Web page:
The internet is an amazing resource - one that has completely transformed our lives. It answers a nearly infinite amount of questions for us, at the press of a button, anywhere at anytime.
The problem is, maybe we have too many answers, and they may come from some unreliable sources to boot. If you were to Google “sick pet symptoms,” you would have 8.94 million results at your fingertips in 0.67 seconds. So where do you even begin?
Some websites are credible sources for pet owners, especially when it comes to wellness, training, exercise, nutrition, and general pet health tips. The problem with diagnosing symptoms at home when your pet is ill - or you suspect your pet might be ill - is that it is rarely as simple as it may seem. Sometimes a home remedy for one pet would be 100% effective and safe, yet for another it could be incredibly dangerous (or it might not work at all). Without a veterinarian looking at all factors of the situation, you could be doing much more harm than good. In fact, it is not uncommon that pet owners unintentionally cause a an emergency situation or even a fatality by following advice that they find on the internet.
When is it a pet emergency?
To help you identify when you should call your pet's doctor, we've compiled a list of some symptoms that constitute an emergency:
- Difficulty breathing
- Uncharacteristic restlessness
- Profound weakness
- Major trauma
- Dog fight
- Repeated vomiting or diarrhea
- Struggling to urinate or defecate
- Not eating or drinking
- Loss of use of rear legs
- Signs of severe pain: restlessness, hiding, vocalizing, panting, limping
- Known exposure to toxins (toxins, part 2; toxins, part 3)
Here are some common "at-home" remedies we DO NOT recommend:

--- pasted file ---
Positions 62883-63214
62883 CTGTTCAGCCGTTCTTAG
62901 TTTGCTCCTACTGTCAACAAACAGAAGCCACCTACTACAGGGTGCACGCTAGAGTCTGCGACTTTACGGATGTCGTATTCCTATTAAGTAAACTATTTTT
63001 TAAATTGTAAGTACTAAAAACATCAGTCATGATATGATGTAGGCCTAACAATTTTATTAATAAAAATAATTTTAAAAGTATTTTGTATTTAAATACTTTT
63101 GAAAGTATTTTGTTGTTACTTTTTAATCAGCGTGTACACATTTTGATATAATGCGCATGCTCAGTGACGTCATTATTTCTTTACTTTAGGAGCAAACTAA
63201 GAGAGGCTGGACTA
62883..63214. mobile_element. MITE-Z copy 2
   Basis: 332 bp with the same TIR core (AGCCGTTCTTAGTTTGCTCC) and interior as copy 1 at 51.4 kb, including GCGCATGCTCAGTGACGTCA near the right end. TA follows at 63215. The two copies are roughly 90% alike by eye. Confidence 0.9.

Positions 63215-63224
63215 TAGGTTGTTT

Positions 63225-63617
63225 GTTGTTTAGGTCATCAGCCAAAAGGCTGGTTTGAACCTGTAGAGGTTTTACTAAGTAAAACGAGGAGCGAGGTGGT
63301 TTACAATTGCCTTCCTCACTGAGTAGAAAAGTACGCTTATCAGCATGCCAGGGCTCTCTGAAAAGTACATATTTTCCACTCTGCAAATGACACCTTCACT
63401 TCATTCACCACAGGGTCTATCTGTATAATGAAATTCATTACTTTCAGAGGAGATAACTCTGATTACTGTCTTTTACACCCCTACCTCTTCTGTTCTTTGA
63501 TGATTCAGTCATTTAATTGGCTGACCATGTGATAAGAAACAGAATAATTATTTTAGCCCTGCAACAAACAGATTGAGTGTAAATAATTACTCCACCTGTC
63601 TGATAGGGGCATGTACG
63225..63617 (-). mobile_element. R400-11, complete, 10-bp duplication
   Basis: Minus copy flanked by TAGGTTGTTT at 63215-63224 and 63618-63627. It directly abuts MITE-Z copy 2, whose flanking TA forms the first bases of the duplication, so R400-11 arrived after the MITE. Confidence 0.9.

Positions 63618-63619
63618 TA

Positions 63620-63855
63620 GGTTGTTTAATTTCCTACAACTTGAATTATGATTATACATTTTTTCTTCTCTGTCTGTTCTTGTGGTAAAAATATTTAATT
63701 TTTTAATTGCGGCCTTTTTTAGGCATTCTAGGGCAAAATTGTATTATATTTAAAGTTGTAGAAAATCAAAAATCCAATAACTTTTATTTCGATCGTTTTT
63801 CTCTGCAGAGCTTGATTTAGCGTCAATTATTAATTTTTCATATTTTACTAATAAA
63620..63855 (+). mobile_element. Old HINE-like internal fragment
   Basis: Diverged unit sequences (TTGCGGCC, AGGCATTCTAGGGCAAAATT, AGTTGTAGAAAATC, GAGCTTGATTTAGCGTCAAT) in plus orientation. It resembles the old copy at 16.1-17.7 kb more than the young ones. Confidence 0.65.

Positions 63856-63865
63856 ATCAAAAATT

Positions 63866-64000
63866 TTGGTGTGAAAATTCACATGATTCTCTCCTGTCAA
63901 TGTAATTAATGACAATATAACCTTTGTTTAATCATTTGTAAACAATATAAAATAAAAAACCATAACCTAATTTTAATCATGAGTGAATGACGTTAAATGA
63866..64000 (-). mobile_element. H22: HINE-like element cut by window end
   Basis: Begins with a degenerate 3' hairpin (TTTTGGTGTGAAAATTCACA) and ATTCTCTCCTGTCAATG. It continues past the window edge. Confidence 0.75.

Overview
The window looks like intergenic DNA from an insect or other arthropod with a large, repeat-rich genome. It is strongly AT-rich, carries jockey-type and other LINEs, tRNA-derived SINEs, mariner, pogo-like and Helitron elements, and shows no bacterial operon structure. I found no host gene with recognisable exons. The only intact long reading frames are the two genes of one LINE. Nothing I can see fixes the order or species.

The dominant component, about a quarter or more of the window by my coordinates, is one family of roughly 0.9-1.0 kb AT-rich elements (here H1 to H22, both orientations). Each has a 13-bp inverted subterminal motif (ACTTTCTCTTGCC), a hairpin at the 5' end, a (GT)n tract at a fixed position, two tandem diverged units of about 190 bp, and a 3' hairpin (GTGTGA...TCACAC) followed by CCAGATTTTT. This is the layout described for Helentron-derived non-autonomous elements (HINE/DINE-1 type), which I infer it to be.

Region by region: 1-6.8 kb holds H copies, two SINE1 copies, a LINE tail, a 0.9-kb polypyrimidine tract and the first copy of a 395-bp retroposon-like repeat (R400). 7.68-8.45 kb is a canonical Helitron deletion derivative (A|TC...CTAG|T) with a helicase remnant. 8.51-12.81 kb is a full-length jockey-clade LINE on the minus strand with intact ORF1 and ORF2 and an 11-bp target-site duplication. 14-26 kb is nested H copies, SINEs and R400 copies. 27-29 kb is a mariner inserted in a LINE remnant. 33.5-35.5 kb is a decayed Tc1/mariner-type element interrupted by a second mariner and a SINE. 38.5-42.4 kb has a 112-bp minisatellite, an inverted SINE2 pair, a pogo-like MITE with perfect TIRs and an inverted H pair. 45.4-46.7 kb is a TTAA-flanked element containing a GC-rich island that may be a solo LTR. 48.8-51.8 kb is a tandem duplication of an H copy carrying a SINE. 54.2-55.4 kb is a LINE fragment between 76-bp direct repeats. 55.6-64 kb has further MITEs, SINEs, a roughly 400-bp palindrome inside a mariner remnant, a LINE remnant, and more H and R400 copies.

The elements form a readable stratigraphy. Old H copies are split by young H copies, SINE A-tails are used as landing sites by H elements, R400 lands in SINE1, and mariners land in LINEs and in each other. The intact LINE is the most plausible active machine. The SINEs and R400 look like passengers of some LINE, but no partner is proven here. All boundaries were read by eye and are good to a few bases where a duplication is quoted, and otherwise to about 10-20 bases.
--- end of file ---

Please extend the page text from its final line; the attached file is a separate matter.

- Induced vomiting: Your dog ate an entire bottle of medication or your daughter’s Easter basket full of chocolate - oh boy. It may seem like you need to get out whatever is in their system as quickly as possible; however, you may cause further damage, and/or create a life-threatening situation. Therefore, do not act on your own. Be sure to contact your veterinarian or emergency clinic first.
- Tea Tree Oil for skin issues: Your dog has irritated, itchy or infected skin; however, before you douse your dog in tea tree (or any essential) oil, you should think twice. Essential oils have the potential of being skin irritants. A recent study, by the Journal of the American Veterinary Medical Association, has found that tea tree oil is toxic to both dogs and cats. Symptoms generally reported were depression, lethargy, incoordination, and excessive drooling.
- Administering non-prescribed pain medication: Dog and cat livers cannot process over the counter pain medications that are meant for human consumption. Therefore, drug companies have created canine and feline pain medications that are safer and more effective for your pet. It is important for your veterinarian to decide which pain medication should be used, and at what dosage. It's also important to remember that medications for your dog are not, necessarily, going to be safe for your cat and vice versa. Just like you should never give another person medication that wasn't prescribed to them, you should never give your pet something that wasn't prescribed for him/her.
- Supposedly "natural” flea control remedies: The truth is, citrus, essential oils, etc. are not an effective way of preventing a parasite infestation (and, as we said above, some essential oils can be toxic to your pet). We understand your concern about keeping your pet healthy and toxin free; however, we encourage you to trust your veterinarian with any parasite remedies you administer.
So remember, while online group forums and expert websites may be great for sharing similar experiences or providing general pet health information, the internet is not a reliable source for diagnosing and treating your pet. Only your veterinarian knows your pet’s unique medical needs and therefore should be consulted first. To make an appointment, fill out our online form or give us a call! Don't forget - we're here 24/7 for emergencies.
This blog post originally appeared on The Drake Center, further edited for syndication